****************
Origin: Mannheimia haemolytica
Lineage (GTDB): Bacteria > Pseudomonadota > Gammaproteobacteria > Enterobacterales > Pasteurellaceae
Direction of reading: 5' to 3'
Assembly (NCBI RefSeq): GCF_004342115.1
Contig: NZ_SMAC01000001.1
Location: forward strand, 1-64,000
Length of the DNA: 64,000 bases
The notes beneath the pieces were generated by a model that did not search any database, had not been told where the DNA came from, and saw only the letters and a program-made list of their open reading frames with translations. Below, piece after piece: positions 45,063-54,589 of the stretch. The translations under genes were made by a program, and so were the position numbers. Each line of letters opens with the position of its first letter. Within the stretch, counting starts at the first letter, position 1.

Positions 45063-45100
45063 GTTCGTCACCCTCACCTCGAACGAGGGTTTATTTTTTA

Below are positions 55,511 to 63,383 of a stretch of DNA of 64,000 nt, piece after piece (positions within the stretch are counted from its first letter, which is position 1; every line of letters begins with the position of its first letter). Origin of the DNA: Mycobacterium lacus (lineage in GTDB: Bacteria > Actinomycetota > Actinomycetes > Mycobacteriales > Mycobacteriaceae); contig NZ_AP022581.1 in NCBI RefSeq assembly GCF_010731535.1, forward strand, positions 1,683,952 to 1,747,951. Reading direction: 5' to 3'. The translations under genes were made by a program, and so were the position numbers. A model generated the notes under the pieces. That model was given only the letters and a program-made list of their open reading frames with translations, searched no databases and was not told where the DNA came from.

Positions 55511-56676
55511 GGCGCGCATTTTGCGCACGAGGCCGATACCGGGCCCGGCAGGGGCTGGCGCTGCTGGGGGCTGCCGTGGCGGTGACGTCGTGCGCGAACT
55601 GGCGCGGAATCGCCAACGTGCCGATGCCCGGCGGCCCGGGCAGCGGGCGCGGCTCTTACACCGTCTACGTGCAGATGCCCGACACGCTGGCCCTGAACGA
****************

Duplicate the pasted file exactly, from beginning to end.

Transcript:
Origin: Mannheimia haemolytica
Lineage (GTDB): Bacteria > Pseudomonadota > Gammaproteobacteria > Enterobacterales > Pasteurellaceae
Direction of reading: 5' to 3'
Assembly (NCBI RefSeq): GCF_004342115.1
Contig: NZ_SMAC01000001.1
Location: forward strand, 1-64,000
Length of the DNA: 64,000 bases
The notes beneath the pieces were generated by a model that did not search any database, had not been told where the DNA came from, and saw only the letters and a program-made list of their open reading frames with translations. Below, piece after piece: positions 45,063-54,589 of the stretch. The translations under genes were made by a program, and so were the position numbers. Each line of letters opens with the position of its first letter. Within the stretch, counting starts at the first letter, position 1.

Positions 45063-45100
45063 GTTCGTCACCCTCACCTCGAACGAGGGTTTATTTTTTA

Below are positions 55,511 to 63,383 of a stretch of DNA of 64,000 nt, piece after piece (positions within the stretch are counted from its first letter, which is position 1; every line of letters begins with the position of its first letter). Origin of the DNA: Mycobacterium lacus (lineage in GTDB: Bacteria > Actinomycetota > Actinomycetes > Mycobacteriales > Mycobacteriaceae); contig NZ_AP022581.1 in NCBI RefSeq assembly GCF_010731535.1, forward strand, positions 1,683,952 to 1,747,951. Reading direction: 5' to 3'. The translations under genes were made by a program, and so were the position numbers. A model generated the notes under the pieces. That model was given only the letters and a program-made list of their open reading frames with translations, searched no databases and was not told where the DNA came from.

Positions 55511-56676
55511 GGCGCGCATTTTGCGCACGAGGCCGATACCGGGCCCGGCAGGGGCTGGCGCTGCTGGGGGCTGCCGTGGCGGTGACGTCGTGCGCGAACT
55601 GGCGCGGAATCGCCAACGTGCCGATGCCCGGCGGCCCGGGCAGCGGGCGCGGCTCTTACACCGTCTACGTGCAGATGCCCGACACGCTGGCCCTGAACGA